Chinese leaders are boosting their twitter support with an army of bot accounts, according to The Associated Press.
Much of the online support for Xiaoming and other Chinese officials has come from fake accounts, according to an investigation conducted by The Associated Press and Oxford Internet Institute . Over 10% of the retweets that 189 Chinese officials had from June through January came from suspended accounts, according to The AP.
Liu Xiaoming, China’s representative on Korean Peninsula Affairs, made a Twitter account in October of 2019, even though the platform is banned in China, according to The AP. (RELATED: REPORT: Twitter Locks China’s US Embassy Out Of Twitter After Post Touting Birth Rate Decline Among Uighurs)
Xiaoming boasts over 119,000 Twitter followers and he garnered more than 43,000 retweets from June through February. However, more than half of these retweets came from users that had been suspended for violating Twitter’s rules, according to The AP.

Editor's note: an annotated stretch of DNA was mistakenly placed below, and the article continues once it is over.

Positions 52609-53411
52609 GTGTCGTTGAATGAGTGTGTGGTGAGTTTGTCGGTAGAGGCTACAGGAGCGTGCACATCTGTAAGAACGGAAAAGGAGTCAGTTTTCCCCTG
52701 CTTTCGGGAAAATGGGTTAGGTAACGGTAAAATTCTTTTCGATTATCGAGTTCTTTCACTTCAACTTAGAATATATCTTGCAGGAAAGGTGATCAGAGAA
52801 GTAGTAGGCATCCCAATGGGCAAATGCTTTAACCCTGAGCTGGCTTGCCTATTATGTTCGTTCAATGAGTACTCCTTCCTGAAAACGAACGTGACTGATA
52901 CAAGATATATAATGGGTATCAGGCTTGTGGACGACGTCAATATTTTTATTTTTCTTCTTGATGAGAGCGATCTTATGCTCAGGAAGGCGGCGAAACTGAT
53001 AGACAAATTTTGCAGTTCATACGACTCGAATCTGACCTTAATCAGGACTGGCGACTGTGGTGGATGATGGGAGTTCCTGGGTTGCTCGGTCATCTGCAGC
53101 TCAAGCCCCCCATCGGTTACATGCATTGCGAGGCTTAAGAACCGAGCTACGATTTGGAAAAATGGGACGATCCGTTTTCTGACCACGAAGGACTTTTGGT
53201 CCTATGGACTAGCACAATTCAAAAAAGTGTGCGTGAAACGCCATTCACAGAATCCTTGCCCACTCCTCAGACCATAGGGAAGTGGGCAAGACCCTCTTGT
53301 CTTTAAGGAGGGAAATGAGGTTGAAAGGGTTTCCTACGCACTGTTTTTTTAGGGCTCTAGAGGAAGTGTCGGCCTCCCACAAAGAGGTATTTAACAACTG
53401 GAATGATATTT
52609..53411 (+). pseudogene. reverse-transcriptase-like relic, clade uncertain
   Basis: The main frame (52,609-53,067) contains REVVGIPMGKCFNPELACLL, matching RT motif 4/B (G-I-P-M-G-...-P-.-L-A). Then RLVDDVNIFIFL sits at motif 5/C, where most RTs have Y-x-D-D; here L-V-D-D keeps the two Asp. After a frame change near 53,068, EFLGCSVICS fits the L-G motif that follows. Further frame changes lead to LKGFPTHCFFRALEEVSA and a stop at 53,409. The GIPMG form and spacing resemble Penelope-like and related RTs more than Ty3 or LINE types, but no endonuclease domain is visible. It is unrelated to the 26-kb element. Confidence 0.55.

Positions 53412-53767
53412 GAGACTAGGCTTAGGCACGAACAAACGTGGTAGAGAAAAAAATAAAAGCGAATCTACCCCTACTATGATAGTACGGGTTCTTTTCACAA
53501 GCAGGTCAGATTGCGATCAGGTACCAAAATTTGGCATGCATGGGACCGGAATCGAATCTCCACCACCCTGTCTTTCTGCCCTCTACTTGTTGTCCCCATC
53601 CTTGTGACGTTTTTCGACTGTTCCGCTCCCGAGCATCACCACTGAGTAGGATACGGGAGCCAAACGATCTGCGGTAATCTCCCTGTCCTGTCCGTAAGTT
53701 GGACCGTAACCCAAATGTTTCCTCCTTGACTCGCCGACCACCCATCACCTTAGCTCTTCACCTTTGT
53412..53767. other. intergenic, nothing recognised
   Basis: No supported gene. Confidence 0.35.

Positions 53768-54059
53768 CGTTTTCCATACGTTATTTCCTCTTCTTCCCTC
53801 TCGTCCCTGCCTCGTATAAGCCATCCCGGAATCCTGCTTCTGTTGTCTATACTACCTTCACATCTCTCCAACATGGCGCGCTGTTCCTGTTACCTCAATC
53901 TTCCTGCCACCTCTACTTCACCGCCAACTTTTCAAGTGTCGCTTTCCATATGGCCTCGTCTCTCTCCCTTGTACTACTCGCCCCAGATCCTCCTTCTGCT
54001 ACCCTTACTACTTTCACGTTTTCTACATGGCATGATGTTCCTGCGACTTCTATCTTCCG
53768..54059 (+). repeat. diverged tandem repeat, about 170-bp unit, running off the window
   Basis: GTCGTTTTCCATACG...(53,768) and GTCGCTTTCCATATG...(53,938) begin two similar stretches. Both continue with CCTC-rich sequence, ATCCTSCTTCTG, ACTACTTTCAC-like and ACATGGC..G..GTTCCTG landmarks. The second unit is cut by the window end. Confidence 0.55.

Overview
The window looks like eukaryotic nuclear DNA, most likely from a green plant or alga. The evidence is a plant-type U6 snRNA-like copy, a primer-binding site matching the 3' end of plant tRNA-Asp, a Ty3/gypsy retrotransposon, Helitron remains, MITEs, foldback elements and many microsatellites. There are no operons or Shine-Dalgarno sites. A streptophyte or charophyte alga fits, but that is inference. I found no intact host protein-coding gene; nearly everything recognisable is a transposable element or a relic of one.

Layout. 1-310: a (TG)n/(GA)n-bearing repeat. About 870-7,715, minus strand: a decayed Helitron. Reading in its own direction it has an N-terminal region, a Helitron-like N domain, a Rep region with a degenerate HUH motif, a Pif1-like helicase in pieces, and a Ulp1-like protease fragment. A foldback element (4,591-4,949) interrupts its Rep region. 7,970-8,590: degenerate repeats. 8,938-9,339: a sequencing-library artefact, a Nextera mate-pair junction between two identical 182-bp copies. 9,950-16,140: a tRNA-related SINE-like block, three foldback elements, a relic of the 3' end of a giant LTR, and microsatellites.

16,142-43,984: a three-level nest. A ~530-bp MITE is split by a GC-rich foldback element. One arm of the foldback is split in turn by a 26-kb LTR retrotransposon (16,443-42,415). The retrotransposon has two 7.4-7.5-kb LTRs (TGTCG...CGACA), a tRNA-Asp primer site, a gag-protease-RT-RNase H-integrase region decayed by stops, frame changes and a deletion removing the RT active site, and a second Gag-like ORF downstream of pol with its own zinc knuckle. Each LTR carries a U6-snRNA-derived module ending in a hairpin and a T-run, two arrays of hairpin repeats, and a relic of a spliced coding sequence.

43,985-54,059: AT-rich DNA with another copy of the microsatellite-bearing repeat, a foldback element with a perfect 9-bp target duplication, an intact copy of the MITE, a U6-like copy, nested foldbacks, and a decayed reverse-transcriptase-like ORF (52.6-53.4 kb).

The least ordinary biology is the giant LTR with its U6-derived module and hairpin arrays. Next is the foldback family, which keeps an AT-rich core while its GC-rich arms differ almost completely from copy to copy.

The bots are intended to manipulate Twitter’s algorithm which shows popular posts to more users. The support from fake accounts would cause Chinese propaganda to be distributed more widely, according to The AP.
It is a great honour to be appointed the Special Representative of the Chinese Government on the Korean Peninsula Affairs. ???????? https://t.co/JrHMhNwv90
— 刘晓明Liu Xiaoming (@AmbLiuXiaoMing) April 12, 2021
More fake accounts were created and continued to boost Chinese government content before they were suspended in late April and early May of this year, according to The AP.
“You have a seismic, slow but large continental shift in narratives,” said Timothy Graham, a professor at Queensland University of Technology, according to The AP. “Steer it just a little bit over time, it can have a massive impact.”